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Free Jabs, On-Site Registration: Govt’s Guidelines for New Policy

On 7 June, PM Modi had announced centralisation of the COVID-19 vaccination drive.

Updated
COVID-19
2 min read
Prime Minister Narendra Modi announced the change in the vaccine policy on Monday, 7 June.
i

After Prime Minister Narendra Modi announced the change in the vaccine policy on Monday, 7 June, thereby completely centralising the process of procurement of doses from 21 June, the Centre on Tuesday released the revised guidelines for the same.

According to the new guidelines, 75 percent of the doses manufactured will be procured by the Centre and will be given to the states for free. They will be administered to all above 18 years of age for free.

The remaining 25 percent of the doses can be sold to private hospitals, which can administer those doses to the citizens at a price, with an additional service charge of not more than Rs 150.

Here are some key highlights of the revised guidelines:

What is the order of priority for vaccination?

With respect to the vaccine doses provided free of cost by the Government of India (GoI) to the states, vaccination will be prioritised in the following manner:

  • Healthcare Workers
  • Frontline Workers
  • Citizens more than 45 years of age
  • Citizens whose second dose is due
  • Citizens 18 years and above

States/UTs may decide their own prioritisation, factoring in the vaccine supply schedule.

Can I register at vaccination centres?

Not at the moment. Along with registrations on CoWIN, all government and private vaccination centres would also provide an on-site registration facility, available both for individuals as well as groups of individuals.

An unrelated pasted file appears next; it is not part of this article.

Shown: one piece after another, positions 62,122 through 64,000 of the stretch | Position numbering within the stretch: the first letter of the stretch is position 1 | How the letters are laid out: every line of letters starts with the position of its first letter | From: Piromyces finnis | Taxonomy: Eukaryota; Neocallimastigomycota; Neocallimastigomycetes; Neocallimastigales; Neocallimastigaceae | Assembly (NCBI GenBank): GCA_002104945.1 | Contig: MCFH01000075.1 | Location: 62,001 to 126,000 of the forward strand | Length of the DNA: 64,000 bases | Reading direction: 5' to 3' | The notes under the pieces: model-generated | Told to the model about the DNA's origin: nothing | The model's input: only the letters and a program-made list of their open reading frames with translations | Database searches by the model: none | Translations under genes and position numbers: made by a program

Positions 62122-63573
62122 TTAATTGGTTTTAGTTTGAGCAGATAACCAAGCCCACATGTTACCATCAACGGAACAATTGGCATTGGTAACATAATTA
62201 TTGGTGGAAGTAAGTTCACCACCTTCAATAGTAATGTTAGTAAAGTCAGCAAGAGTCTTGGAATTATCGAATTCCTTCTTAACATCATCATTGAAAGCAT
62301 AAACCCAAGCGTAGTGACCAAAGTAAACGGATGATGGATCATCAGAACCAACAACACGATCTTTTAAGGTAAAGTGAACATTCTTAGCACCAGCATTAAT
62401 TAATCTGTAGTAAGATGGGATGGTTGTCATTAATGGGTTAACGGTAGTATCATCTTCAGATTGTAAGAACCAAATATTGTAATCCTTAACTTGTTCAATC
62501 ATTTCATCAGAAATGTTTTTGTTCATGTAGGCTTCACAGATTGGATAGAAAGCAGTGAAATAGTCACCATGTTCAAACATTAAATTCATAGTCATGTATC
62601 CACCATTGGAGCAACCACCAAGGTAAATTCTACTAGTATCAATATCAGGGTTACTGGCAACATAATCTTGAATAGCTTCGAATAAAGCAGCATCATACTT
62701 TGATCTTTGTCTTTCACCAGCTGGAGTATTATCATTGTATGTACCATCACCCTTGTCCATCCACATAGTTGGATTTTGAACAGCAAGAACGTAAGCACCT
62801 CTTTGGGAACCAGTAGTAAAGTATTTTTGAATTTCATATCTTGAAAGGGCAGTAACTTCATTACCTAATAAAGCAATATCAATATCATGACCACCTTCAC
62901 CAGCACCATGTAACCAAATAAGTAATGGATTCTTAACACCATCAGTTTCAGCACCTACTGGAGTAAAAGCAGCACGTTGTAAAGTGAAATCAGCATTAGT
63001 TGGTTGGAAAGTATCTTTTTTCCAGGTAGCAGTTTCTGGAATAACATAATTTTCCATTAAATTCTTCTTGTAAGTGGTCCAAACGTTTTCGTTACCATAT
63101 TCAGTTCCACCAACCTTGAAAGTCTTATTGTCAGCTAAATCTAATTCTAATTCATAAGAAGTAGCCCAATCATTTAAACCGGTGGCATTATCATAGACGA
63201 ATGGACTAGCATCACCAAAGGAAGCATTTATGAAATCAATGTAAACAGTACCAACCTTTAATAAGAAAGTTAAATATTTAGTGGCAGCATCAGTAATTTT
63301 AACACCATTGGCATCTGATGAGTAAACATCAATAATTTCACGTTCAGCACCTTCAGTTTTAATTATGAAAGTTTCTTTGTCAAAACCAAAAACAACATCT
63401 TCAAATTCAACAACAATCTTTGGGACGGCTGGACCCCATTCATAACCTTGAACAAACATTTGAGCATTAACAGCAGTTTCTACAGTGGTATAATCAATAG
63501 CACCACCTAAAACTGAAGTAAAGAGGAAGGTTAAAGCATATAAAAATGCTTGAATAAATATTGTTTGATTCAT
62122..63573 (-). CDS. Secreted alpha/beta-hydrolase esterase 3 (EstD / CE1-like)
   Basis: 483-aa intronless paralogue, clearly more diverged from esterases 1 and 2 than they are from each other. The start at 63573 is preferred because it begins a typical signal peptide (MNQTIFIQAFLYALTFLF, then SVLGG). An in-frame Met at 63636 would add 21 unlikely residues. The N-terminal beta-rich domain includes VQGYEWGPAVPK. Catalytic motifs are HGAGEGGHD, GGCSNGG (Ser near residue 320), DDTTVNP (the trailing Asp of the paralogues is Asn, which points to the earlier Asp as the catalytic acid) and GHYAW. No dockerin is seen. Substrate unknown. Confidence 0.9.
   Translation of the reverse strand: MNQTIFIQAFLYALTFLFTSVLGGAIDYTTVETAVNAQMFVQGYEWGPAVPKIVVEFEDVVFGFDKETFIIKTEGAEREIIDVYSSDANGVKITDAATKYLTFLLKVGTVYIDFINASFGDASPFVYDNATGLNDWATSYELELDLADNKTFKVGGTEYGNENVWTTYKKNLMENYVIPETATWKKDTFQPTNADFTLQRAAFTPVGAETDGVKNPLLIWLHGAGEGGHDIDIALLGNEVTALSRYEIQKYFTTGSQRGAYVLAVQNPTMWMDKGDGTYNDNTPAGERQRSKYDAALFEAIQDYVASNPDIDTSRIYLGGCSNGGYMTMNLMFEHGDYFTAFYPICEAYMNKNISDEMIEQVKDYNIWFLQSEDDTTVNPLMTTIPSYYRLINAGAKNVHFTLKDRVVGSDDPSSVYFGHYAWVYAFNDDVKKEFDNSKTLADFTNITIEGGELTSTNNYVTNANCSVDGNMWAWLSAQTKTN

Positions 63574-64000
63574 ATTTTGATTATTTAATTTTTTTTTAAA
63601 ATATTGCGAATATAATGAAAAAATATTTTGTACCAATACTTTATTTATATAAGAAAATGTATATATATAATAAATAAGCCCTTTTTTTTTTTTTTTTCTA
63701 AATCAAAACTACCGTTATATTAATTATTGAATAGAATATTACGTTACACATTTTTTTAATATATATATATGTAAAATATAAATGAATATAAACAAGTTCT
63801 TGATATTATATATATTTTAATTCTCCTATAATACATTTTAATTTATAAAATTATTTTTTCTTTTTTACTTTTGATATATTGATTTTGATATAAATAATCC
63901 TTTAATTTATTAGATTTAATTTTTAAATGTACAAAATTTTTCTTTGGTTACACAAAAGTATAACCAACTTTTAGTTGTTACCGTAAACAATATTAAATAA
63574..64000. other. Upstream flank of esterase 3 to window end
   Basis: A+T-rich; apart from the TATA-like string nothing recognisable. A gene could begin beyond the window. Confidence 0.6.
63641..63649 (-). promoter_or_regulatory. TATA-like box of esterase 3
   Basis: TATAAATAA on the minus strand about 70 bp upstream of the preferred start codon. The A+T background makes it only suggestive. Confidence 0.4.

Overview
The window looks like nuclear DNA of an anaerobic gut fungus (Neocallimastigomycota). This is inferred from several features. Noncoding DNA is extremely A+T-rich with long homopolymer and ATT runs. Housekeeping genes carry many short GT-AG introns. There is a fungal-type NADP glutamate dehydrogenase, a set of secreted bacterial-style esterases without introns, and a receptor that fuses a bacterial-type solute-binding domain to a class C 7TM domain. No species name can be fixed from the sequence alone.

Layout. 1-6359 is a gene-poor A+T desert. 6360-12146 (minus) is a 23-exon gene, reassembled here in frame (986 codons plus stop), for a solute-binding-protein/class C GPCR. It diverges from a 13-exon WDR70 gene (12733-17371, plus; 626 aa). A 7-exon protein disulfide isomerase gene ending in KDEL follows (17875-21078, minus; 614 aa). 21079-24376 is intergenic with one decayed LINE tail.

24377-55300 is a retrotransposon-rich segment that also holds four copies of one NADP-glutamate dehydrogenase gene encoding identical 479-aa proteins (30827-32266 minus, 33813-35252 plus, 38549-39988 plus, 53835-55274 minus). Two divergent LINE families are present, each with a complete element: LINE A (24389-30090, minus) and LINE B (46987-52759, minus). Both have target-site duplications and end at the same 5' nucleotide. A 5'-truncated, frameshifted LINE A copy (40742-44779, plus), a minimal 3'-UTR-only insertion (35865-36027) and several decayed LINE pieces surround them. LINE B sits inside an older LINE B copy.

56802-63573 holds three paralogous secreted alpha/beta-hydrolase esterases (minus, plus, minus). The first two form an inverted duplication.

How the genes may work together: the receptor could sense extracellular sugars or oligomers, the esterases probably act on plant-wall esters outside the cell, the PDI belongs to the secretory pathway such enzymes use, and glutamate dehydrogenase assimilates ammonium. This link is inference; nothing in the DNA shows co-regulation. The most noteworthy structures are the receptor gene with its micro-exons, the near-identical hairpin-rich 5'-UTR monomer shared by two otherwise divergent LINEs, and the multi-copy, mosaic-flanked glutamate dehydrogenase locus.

However, a detailed procedure is yet to be finalised and published by states/UTs, in order to minimise any inconvenience to citizens. Watch out this space for more updates.

How will the Centre decide on vaccine distribution for states?

Vaccine doses provided free of cost by the Centre will be allocated to states/UTs based on criteria, such as population, disease burden, and the progress of vaccination.

Wastage of vaccine will affect the allocation negatively.

Does this mean private hospitals will no longer vaccinate people?

Domestic vaccine manufacturers are given the option to also provide 25 percent of their monthly production of vaccines directly to private hospitals. The central government will facilitate supply of these vaccines to the private hospitals and their payment through the National Health Authority’s electronic platform.

Will vaccines be free in private hospitals as well?

No, the price of vaccine doses for private hospitals would be declared by each vaccine manufacturer, and any subsequent changes would be notified in advance. The private hospitals may charge up to a maximum of Rs 150 per dose as service charges.

All citizens, irrespective of their income status, are entitled to free vaccination. Those who have the ability to pay are encouraged to use private hospitals’ vaccination centres, GoI said in its policy.

What is the e-voucher mentioned in the new policy?

To promote the spirit of “Lok Kalyan”, the use of non-transferable Electronic Vouchers, which can be redeemed at private vaccination centres, will be encouraged. This would enable people to financially support vaccination of Economically Weaker Sections (EWS) at private vaccination centres.

(The Quint is available on Telegram. For handpicked stories every day, subscribe to us on Telegram)

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